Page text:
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Which clippings match 'Ethnographic Design Approach' keyword pg.1 of 1
14 SEPTEMBER 2015

Design for Action: designing the immaterial artefact

"Throughout most of history, design was a process applied to physical objects. Raymond Loewy designed trains. Frank Lloyd Wright designed houses. Charles Eames designed furniture. Coco Chanel designed haute couture. Paul Rand designed logos. David Kelley designed products, including (most famously) the mouse for the Apple computer.

But as it became clear that smart, effective design was behind the success of many commercial goods, companies began employing it in more and more contexts. High-tech firms that hired designers to work on hardware (to, say, come up with the shape and layout of a smartphone) began asking them to create the look and feel of user-interface software. Then designers were asked to help improve user experiences. Soon firms were treating corporate strategy making as an exercise in design. Today design is even applied to helping multiple stakeholders and organizations work better as a system.

This is the classic path of intellectual progress. Each design process is more complicated and sophisticated than the one before it. Each was enabled by learning from the preceding stage. Designers could easily turn their minds to graphical user interfaces for software because they had experience designing the hardware on which the applications would run. Having crafted better experiences for computer users, designers could readily take on nondigital experiences, like patients' hospital visits. And once they learned how to redesign the user experience in a single organization, they were more prepared to tackle the holistic experience in a system of organizations."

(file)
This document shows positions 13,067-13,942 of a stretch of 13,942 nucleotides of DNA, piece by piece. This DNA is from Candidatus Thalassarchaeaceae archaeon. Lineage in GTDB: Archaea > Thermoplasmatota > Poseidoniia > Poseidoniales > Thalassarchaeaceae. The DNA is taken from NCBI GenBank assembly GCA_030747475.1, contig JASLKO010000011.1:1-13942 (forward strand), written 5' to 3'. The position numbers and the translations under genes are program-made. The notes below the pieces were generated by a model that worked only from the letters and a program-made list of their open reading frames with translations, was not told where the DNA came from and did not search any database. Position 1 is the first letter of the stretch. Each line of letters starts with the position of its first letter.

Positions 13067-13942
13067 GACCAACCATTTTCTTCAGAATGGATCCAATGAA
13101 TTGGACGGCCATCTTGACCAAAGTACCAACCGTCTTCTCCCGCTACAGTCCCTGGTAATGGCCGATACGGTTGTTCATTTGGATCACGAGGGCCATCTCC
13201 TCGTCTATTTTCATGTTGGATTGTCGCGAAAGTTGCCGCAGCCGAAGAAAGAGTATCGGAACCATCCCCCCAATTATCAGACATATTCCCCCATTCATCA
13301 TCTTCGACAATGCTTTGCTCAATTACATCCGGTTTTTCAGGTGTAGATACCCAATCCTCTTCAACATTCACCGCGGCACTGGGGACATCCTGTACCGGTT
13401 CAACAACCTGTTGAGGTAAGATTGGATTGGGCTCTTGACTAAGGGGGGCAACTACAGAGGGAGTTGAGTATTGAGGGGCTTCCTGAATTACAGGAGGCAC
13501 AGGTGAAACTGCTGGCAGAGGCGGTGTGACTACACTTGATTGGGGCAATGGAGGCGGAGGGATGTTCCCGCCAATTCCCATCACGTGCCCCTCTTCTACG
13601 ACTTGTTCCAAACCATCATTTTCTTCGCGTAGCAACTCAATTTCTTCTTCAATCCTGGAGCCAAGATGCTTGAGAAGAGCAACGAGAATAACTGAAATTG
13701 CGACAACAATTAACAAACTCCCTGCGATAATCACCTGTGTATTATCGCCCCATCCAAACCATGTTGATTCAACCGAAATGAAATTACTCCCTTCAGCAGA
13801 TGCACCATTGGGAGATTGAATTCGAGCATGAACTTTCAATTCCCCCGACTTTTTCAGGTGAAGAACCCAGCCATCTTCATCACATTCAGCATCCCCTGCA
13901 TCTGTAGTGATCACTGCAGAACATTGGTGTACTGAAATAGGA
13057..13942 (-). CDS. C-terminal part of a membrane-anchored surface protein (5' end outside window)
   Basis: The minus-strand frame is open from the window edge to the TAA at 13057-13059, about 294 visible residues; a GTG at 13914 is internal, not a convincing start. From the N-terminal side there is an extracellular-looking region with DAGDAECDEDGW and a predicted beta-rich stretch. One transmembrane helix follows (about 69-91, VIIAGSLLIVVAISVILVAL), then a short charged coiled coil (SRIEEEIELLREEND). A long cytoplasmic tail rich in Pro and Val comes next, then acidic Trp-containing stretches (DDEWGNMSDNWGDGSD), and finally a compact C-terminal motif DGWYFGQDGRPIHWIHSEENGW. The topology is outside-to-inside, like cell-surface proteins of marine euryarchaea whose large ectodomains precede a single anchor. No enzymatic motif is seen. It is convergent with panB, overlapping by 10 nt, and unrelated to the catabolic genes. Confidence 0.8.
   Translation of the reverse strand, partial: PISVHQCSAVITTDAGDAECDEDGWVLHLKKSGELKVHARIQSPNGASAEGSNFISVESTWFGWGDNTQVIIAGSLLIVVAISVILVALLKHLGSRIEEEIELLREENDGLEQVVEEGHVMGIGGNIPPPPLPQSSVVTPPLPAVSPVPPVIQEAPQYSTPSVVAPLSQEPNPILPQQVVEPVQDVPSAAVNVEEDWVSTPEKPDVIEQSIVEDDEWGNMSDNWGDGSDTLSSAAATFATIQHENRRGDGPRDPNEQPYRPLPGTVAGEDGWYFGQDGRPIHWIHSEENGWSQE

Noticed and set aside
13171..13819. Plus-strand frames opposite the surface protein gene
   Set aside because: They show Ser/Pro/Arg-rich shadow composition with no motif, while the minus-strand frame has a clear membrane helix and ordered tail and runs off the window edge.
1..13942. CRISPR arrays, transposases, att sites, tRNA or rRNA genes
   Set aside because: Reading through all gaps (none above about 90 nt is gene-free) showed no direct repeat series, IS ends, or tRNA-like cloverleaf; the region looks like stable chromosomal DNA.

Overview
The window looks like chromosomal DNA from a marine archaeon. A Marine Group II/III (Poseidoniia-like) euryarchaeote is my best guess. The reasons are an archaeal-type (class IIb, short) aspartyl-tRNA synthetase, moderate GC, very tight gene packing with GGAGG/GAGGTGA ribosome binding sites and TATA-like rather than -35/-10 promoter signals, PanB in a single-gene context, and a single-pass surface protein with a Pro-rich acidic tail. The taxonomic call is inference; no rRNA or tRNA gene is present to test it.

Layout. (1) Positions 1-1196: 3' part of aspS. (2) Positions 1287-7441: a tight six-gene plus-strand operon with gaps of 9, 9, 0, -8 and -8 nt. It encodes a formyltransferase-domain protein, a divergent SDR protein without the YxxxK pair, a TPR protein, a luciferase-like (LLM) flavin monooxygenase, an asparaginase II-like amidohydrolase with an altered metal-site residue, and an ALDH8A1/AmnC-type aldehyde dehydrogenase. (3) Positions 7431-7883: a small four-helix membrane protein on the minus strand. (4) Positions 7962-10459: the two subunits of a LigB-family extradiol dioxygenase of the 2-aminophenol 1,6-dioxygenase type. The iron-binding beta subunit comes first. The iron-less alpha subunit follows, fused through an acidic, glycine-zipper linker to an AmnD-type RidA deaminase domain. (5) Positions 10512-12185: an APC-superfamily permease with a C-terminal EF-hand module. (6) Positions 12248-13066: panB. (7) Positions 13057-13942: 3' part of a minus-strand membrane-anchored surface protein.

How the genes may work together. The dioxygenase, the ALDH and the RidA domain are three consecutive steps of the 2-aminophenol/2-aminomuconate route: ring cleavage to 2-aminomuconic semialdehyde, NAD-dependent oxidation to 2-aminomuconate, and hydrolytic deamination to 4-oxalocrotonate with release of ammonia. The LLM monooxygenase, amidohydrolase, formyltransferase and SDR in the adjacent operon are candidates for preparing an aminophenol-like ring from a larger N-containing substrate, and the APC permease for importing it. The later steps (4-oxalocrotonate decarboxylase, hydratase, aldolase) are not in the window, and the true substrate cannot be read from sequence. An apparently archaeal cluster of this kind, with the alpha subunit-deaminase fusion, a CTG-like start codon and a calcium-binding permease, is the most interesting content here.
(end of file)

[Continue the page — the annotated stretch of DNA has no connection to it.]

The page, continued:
(Tim Brown and Roger Martin, 2015, Harvard Business Review)

A version of this article appeared in the September 2015 issue (pp.56–64) of Harvard Business Review.

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TAGS

Bill BuxtonCharles EamesCoco Chanelcomplex systems • David Kelley • design history • design intervention • design processdesign thinking • design-oriented approach • design-oriented thinkingdesigned artefactethnographic design approachFrank Lloyd Wright • genuinely innovative strategies • graphical user interfaceHarvard Business ReviewHerbert Simon • holistic user experience • IDEOimmateriality • intervention design • iPoditerative prototyping • iterative rapid-cycle prototyping • iTunes Store • Jeff Hawkins • look and feellow-fidelity prototype • low-resolution prototype • nondigital experiences • PalmPilot • Paul Randpersonal digital assistantphysical objectsrapid prototyping • Raymond Loewy • redesignRichard Buchananrole of the designerservice designuser experienceuser experience designuser feedbackuser interface designwicked problems

CONTRIBUTOR

Simon Perkins
26 OCTOBER 2014

Donald Norman: The Research-Practice Gulf

"There is a great gulf between the research community and practice. Moreover, there is often a great gull between what designers do and what industry needs. We believe we know how to do design, but this belief is based more on faith than on data, and this belief reinforces the gulf between the research community and practice.